If you need me on any given day of the week, you can find me doing one of two things: shuttling kids all over mid-Maryland soccer fields, or cleaning up and preparing to shuttle kids all over mid-Maryland soccer fields.
If you’d have told me years ago that I’d be the very cliché I spent my entire life running from, I’d have rolled my eyes and sent a few choice words your way. And yet, here I am, fresh off of a tournament weekend with 10 years of soccer team experience behind me.
My boys started soccer at the local YMCA when they were four.
It was my brilliant idea. I wanted them to get involved in something and burn off that extra boy energy we all love so much. Back then I used to spend my time marveling at their cuteness in uniform and dreaming up fun options for team snack time.
I WAS SO NAIVE.
Eleven years and countless tournaments, cleats, uniforms, shin guards, and soccer balls later, I am officially a soccer mom.
I have no idea how that happened.
5 Things You Need To Know Before Becoming A Soccer Mom
1. Soccer is never over.
Rookie soccer moms (like I once was) think of soccer as a “one season per year” commitment. And maybe that’s true for a time. At least until your little one scores his first goal or your significant other begins volunteer coaching.
(Yes. That WILL happen. Trust me.)
But soccer quickly snowballs. That one season on the “rec” league begins to build up steam until it
takes over transforms your life. Once beyond “rec” you’ll find travel leagues, club leagues, middle school leagues, summer leagues. Not to mention futsol and indoor leagues and eventually high school, college, and beyond.
There isn’t a season nor time of life without the sport. Nobody takes a break. NOBODY. (You’re in it for life, people.)
2. Smelly feet are a bigger deal than you think.
Granted, this could also apply to kids as young as elementary school, but know that once your children reach tweendom, the smell of their cleats, socks and shin guards will be enough to make you gag.
There is no real solution for this. I’ve literally searched the house for a dead body only to discover that the smell was actually emanating from my son’s shoes. And since cleats are hella expensive, I’d sooner leave them out on the porch for days then buy another new pair.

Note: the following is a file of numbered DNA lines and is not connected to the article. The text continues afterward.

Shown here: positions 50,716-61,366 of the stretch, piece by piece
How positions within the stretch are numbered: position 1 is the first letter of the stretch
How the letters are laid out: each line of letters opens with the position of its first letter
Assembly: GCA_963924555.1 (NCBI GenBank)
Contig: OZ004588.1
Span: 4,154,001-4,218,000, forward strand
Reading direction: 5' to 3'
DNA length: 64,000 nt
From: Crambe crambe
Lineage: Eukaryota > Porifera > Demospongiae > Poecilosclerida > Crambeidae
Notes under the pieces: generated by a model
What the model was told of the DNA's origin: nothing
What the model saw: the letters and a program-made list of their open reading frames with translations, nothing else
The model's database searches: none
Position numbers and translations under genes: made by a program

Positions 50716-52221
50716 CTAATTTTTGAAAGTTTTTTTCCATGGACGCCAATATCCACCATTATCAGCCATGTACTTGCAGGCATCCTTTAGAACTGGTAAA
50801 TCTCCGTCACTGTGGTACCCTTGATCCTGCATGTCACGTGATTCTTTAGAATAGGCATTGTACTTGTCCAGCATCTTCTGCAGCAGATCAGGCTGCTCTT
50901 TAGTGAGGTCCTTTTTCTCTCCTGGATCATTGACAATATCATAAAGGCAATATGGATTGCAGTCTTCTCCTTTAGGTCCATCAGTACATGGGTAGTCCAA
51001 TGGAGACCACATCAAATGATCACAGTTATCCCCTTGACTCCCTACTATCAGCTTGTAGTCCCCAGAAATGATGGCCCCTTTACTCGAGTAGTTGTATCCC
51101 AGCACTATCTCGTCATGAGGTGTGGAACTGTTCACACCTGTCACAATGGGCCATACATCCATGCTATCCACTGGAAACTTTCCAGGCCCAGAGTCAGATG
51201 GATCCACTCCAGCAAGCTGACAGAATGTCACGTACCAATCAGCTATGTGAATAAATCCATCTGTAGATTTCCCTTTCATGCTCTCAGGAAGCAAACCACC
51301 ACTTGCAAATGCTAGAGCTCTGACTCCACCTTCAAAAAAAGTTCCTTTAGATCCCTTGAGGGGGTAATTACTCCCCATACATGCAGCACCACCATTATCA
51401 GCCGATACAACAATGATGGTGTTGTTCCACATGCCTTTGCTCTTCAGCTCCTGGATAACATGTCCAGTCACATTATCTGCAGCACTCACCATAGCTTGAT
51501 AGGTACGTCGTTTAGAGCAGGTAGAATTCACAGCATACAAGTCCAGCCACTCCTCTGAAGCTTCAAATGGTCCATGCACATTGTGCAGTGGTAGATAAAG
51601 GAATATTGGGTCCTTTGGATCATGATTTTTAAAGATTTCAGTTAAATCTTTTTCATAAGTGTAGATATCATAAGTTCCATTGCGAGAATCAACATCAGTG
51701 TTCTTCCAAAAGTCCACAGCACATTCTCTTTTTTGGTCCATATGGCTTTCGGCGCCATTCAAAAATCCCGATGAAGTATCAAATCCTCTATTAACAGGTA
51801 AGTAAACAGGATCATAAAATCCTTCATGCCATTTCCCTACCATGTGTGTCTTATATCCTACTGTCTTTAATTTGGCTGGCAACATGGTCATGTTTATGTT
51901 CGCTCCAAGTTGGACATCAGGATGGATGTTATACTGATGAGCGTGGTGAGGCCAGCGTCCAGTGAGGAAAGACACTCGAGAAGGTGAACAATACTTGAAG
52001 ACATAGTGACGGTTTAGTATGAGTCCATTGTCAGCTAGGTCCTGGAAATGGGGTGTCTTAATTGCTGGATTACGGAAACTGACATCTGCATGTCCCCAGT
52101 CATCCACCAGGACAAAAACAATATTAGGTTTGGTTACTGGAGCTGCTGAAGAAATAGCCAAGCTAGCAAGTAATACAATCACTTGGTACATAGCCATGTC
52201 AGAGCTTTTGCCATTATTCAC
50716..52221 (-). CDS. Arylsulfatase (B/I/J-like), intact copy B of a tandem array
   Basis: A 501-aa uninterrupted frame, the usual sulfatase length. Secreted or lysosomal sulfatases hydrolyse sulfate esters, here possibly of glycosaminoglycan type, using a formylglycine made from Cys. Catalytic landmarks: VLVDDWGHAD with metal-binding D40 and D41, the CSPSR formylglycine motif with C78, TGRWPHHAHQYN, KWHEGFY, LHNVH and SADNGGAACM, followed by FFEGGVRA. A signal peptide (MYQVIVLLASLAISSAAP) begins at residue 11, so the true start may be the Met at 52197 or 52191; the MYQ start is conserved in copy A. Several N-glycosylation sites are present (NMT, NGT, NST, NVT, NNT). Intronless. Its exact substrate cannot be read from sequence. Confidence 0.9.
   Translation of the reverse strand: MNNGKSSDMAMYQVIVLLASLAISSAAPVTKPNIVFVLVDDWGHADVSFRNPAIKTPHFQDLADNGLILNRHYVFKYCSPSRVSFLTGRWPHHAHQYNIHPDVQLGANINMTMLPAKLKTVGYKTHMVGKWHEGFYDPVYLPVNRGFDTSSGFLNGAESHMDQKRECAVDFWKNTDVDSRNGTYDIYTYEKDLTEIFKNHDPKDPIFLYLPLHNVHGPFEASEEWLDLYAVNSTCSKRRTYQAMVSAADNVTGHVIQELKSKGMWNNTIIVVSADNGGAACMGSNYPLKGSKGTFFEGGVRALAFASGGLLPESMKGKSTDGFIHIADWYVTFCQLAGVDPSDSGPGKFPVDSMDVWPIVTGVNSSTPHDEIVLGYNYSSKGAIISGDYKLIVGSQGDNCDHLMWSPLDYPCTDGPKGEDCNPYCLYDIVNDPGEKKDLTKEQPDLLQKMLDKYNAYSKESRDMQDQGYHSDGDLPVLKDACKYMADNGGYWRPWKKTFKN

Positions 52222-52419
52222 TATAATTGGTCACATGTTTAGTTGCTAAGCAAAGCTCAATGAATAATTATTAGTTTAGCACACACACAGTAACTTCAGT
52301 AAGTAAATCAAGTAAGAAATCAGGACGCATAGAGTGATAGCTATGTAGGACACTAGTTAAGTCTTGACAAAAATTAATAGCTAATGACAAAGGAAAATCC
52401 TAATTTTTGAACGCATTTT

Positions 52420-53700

(Honestly, the smell of those shoes probably works as a good thief repellent, so it’s a win-win situation in my book.)
My dream of owning a Mini Cooper died the minute my boys committed to a travel league. Parents of soccer players are destined to own large vehicles.
How else do you expect to shuttle multiple teammates and their respective gear to and from games and practices?
Pro tip: Cup holders and dark fabrics are key. The more kids, the more refreshments, the more spills. The Mini Cooper will have to wait.
4. The right supplies are essential.
Think of your child’s soccer career as an ongoing camping trip. As any person who’s ever camped before will tell you, the right supplies will make or break you.
A happy soccer family is a prepared soccer family. Keep a kit filled with the following supplies handy and you’ll save yourself a big headache:
Towel, blanket, gloves, hat, pain reliever, umbrella, rain boots, water, bandaids, Neosporin, plastic bags, wet wipes, toilet paper, paper towels, athletic tape, shoe laces, spare change, and extra shoes and clothes.
Also, a giant bag of lollipops is advisable.
These suckers are not for the kids, per se. These are for any parents on your team who happen to be a little passionate about the game. It’s hard to scream at the referee if you have a lollipop in your mouth. (Another pro tip.)
As you move throughout your child’s soccer career you will meet incredible people. You’ll also meet some crazy intense people as well. <–– Ignore them.
The countless hours you spend with the people on your kid’s soccer team will bring some of the most rewarding friendships into your life.
The “it takes a village” phrase is never more relevant than on a soccer team. Soccer parents take care of each other’s children like their own and are quick to jump in and assist during a scheduling challenge.
My son has played on a team with his pal Lucas for nearly 11 years.
They are like family to us.
It’s definitely worth it.
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